Hong Kong Wrestles Over Dual-Class Stocks
In Hong Kong, the debate about a proposed listing venue for startups and so-called new-economy companies hasn’t abated.
The Hong Kong Stock Exchange in late June put forward a proposal to set up a third board, formally known as the New Board, to cater to companies that are too young or not profitable enough to float their shares on the city’s two other, bigger boards.
One of the main points of contention is that the bourse proposed allowing companies with two classes of stock to list on the New Board. Companies with this “dual class stock” ownership structure gives a bigger weight to the votes of a small group of shareholders — usually founders and senior managers – and less weight to votes of other shareholders.
Alibaba Group Holding Ltd., which has a dual class stock structure, was denied listing on the Hong Kong Stock Exchange back in 2014. The internet giant then went to float its shares on the U.S.
By holding “higher-class” stocks, the shareholders have disproportionately more power in their votes. Supporters of this proposal believe senior executives and company founders could better align corporate decisions with long-term interests. Opponents, however, feel that the “lower-class” shareholders, while providing the majority of capital the company needs, do not have the voting power they should have.
Voting power is a major tool for fund managers, and the more economic benefits an investment can bring about, the more voting rights there should be, said Sally Wong, CEO of the Hong Kong Funds Association.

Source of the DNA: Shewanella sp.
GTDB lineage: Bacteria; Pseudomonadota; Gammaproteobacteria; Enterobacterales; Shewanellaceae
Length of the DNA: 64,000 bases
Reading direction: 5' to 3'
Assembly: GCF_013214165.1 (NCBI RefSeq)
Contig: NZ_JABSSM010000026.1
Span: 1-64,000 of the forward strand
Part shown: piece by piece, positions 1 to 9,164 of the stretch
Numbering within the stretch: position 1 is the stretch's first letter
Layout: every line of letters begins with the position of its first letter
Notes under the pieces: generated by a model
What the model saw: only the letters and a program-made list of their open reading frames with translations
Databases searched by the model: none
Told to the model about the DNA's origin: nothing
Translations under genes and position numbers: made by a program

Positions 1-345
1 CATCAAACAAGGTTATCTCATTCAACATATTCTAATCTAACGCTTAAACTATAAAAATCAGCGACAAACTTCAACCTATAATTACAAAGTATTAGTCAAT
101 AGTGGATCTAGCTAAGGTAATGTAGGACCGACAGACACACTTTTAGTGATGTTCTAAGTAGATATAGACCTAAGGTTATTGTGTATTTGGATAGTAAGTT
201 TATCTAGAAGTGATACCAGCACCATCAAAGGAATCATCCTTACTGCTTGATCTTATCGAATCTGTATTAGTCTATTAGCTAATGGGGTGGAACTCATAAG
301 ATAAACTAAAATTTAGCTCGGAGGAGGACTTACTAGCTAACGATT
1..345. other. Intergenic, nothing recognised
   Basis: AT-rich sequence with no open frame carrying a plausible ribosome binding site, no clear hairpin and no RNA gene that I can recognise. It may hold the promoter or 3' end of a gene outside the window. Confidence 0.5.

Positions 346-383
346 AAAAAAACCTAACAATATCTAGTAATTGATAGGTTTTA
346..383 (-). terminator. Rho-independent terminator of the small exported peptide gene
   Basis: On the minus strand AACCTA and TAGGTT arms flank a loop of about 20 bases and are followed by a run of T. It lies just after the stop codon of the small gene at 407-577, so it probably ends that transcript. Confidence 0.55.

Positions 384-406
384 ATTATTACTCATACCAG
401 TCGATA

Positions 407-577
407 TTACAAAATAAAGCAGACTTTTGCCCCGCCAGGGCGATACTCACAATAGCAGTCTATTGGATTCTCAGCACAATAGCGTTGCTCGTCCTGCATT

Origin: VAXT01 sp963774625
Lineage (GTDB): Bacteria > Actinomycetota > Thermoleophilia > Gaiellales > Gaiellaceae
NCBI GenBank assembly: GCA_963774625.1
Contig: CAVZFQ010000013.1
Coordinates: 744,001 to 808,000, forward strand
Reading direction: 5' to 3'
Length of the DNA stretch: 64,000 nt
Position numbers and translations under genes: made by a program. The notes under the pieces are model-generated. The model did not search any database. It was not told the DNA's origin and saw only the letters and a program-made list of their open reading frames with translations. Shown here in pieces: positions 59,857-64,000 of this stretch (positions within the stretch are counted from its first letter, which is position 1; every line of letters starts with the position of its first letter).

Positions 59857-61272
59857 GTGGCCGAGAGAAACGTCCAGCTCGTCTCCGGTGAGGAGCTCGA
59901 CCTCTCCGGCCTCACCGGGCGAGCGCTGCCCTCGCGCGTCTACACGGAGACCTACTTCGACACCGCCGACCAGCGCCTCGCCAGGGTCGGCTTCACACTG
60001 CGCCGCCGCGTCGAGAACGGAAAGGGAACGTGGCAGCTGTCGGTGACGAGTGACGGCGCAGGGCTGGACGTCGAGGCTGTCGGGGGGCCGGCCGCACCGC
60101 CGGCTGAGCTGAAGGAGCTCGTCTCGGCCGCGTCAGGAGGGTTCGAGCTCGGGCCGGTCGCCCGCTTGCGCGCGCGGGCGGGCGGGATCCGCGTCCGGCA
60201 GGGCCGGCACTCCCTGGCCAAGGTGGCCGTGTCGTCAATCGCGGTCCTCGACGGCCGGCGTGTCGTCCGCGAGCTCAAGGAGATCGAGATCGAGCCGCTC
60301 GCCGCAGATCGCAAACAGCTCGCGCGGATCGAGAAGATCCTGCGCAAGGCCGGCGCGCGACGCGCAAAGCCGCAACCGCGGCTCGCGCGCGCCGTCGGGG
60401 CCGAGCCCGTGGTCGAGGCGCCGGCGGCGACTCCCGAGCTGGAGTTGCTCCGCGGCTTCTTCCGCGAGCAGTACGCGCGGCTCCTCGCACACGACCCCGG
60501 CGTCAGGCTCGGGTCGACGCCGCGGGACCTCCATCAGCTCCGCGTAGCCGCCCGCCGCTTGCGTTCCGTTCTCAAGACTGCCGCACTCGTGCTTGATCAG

She said that if executives make any decisions that may undermine the interests of minority shareholders, such as connected transactions, “lower-class” shareholders can hardly do anything other than selling their shares.
Some market representatives of listed companies, however, believe such a plan can help Hong Kong remain a competitive capital-raising market.
The Hong Kong stock market would certainly be marginalized if “dual class stock” cannot be accepted, losing capital-hungry technology companies that would have driven the local economy, said Francis Leung, chairman of the Chamber of Hong Kong Listed Companies.
“The Hong Kong stock market should seek breakthroughs while making innovations,” Leung said.
While generally in favor of adopting the “dual class stock” for the New Board, Asia Securities Industry & Financial Markets Association said in a statement that some form of additional and appropriate safeguards as well as heightened scrutiny of connected transactions should be in place to mitigate the risk of abuse.
The regional trade association said the Hong Kong Stock Exchange may also consider requiring more-stringent and frequent financial disclosures.
Well-known Chinese companies issuing shares with “dual class stock” includes the e-commerce giants Alibaba and JD.com Inc., which are now traded publicly in New York Stock Exchange and the Nasdaq Stock Market respectively.
Contact reporter Dong Tongjian (firstname.lastname@example.org)
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